To prove that, here are some velocity figures from a Glock 26 9mm. It has a 3.46" barrel.

9x19mm from Glock 26:

Corbon 124-gr. XTP 1229(ES: 40 ft/sec)

Glaser 80-gr. Silver Pre-frag 1514 (Not available)

Federal 124-gr. Nyclad HP 1063 (Not available)

Triton 115-gr. Hi Vel JHP +P 1280 (Not available)

Triton 125-gr. Hi Vel JHP +P 1245 (Not available)

Fiocchi 115-gr. FMJ 1180 (ES: 57/SD: 21)

PMP 115-gr. FMJ 1046 (ES: 38/SD: 15)

Winchester USA 115-gr. FMJ 1097 (ES: 87/SD: 40)

Federal 115-gr. JHP 1111 (ES: 34/SD: 13)

Hornady 124-gr. "CQ" Tap (XPT) 1100 (ES: 38/SD: 16)

Winchester RA9TA 127-gr. +P+

JHP 1246 (ES: 33/SD: 13)

Corbon 125-gr. +P JHP (Sierra) 1188 (ES: 43/SD: 17)

Aguila 65-gr. "IQ" HP 1517 (ES: 64/SD: 23)

It is pretty evident that neither the .380 nor the Makarov can compete with the high-pressure 9x19mm. As very compact 9mm pistols now exists, some question the rationale for the Mak and .380 as well as the .38 Special snub. Whether the "wisest" move or not, many folks simply prefer either the caliber or the firearm as sales in both the .380 and .38 remain high and Makarov fans are legion.

.38 Special (S&W Model 642 w/1 7/8" barrel):

Remington 158-gr. +P LSWCHP 800 (ES: 27, SD: 12)

Federal 125-gr. Nyclad HP (Std. Pressure) 836 (ES: 30, SD: 12)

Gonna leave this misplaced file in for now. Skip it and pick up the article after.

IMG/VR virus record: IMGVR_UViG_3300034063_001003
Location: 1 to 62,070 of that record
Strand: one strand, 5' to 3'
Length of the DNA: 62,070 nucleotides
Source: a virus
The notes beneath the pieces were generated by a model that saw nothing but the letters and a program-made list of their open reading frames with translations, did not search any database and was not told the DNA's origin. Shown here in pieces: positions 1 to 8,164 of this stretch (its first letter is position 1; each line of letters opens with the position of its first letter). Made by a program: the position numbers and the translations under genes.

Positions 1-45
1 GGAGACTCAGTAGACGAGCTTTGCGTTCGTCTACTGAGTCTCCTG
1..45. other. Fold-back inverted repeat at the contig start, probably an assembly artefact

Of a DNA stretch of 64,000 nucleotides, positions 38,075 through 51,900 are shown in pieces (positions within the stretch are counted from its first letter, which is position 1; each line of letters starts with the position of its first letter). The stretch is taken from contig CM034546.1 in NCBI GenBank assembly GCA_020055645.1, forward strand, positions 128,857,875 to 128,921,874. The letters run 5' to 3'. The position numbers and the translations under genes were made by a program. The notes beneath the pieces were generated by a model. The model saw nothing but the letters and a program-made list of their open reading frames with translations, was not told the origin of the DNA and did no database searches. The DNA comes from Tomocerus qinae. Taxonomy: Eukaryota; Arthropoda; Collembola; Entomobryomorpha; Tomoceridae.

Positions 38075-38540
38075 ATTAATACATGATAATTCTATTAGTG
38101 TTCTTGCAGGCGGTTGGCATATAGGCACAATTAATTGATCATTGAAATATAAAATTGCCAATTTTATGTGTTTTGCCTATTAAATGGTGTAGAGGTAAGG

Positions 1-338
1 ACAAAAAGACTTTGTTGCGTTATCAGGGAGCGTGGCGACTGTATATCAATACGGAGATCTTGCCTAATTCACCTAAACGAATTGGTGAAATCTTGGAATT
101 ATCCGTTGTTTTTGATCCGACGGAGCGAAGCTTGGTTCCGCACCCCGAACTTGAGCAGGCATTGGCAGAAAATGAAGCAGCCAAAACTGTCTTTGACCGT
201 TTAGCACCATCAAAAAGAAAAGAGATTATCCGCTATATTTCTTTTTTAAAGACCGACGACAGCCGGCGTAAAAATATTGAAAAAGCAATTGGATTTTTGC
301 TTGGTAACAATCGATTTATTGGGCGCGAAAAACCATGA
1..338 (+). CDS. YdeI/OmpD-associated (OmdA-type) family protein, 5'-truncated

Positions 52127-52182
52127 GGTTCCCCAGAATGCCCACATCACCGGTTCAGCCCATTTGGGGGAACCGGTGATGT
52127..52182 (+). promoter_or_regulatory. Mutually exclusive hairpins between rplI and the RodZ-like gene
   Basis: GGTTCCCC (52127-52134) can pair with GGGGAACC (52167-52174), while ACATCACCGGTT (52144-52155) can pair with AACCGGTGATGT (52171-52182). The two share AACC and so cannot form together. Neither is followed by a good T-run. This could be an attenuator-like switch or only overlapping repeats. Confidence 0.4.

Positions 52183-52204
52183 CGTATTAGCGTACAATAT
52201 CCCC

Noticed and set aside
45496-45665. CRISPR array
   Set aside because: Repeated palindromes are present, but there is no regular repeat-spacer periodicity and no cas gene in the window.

Corbon 115-gr. +P+ JHP 1188 (ES:39,SD: 13)

PMC 125-gr. +P "Starfire" JHP 859 (ES:29, SD: 13)

Though not having the highest velocity with most loads, the short .38 snub throws heavier bullets speeds similar to the .380 and Makarov rounds. With the now-discontinued Corbon +P+ round, the snub actually attained speeds better than some standard pressure 9mm loads from service size pistols.

It is evident that based strictly on ballistic capabilities none of the cartridges mentioned are as potent as 9mm, .40, or .45 ACP and that they normally operate in the range of 800 to 1100 ft/sec with some exceptions.

Penetration & Expansion:

I cannot afford the tariff to use 10% ballistic gelatin nor do I have the capabilities of keeping it at a constant temperature so that tests are repeatable and uniform. While it is the "gold standard" for bullet testing, I use water and wet pack tests. I define "wet pack" as super-saturated newsprint that has soaked 24-hrs and been allowed to drain for 30 minutes before shooting. It does limit penetration compared to gelatin. How much depends upon the velocity range of the bullet. For 9mm bullets in the 1100 to 1300 ft/sec range, multiplying wet pack penetration by 1.52 to 1.54 seems to give about the same penetration depths in gelatin. In the .380/9mm Makarov, multiplying the penetration in wet pack by about 2.3 seems to give ballpark gelatin penetration figures for similar velocities, but lower velocities as out of shorter guns will not be the same. The reason is that some of the bullets have a lower threshold velocity for expanding and if it's not met, they penetrate more. I have not yet had the chance to see how much expansion retards penetration with the really short autos. Expansion is very similar in both media. JHP's fired into water frequently fragment a bit more than in wet pack and shed their jackets much more readily as the water gets between the jacket and the bullet easier.